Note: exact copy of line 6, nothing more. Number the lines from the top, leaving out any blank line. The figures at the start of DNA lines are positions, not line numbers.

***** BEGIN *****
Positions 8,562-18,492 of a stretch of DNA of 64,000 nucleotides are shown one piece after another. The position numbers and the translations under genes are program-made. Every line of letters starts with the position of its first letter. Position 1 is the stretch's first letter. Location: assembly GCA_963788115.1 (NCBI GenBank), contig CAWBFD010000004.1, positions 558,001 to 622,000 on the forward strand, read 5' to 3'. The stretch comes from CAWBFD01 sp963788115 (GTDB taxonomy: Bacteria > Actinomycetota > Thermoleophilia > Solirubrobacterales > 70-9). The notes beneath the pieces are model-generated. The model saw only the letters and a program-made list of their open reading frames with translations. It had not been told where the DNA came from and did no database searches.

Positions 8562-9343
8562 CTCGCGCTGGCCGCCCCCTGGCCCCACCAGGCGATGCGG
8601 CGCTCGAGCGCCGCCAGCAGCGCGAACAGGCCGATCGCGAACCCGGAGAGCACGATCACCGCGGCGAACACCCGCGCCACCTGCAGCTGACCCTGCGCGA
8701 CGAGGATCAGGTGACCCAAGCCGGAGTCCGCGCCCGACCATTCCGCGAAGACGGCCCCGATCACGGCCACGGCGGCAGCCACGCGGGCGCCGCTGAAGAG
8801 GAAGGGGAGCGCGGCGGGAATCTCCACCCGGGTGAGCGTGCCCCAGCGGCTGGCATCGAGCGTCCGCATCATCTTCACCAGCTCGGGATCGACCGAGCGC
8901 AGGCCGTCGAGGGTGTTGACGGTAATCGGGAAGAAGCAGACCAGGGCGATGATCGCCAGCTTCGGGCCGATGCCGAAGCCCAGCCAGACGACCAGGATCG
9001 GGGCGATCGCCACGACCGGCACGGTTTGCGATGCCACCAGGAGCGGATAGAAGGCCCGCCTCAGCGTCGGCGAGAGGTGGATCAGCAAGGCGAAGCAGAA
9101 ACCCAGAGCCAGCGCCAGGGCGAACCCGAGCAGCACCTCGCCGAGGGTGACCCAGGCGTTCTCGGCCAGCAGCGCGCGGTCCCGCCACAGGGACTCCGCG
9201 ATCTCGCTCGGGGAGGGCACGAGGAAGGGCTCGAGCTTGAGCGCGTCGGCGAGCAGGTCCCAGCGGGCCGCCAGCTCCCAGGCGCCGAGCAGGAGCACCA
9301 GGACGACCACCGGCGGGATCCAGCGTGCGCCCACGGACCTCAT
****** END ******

8801 GAAGGGGAGCGCGGCGGGAATCTCCACCCGGGTGAGCGTGCCCCAGCGGCTGGCATCGAGCGTCCGCATCATCTTCACCAGCTCGGGATCGACCGAGCGC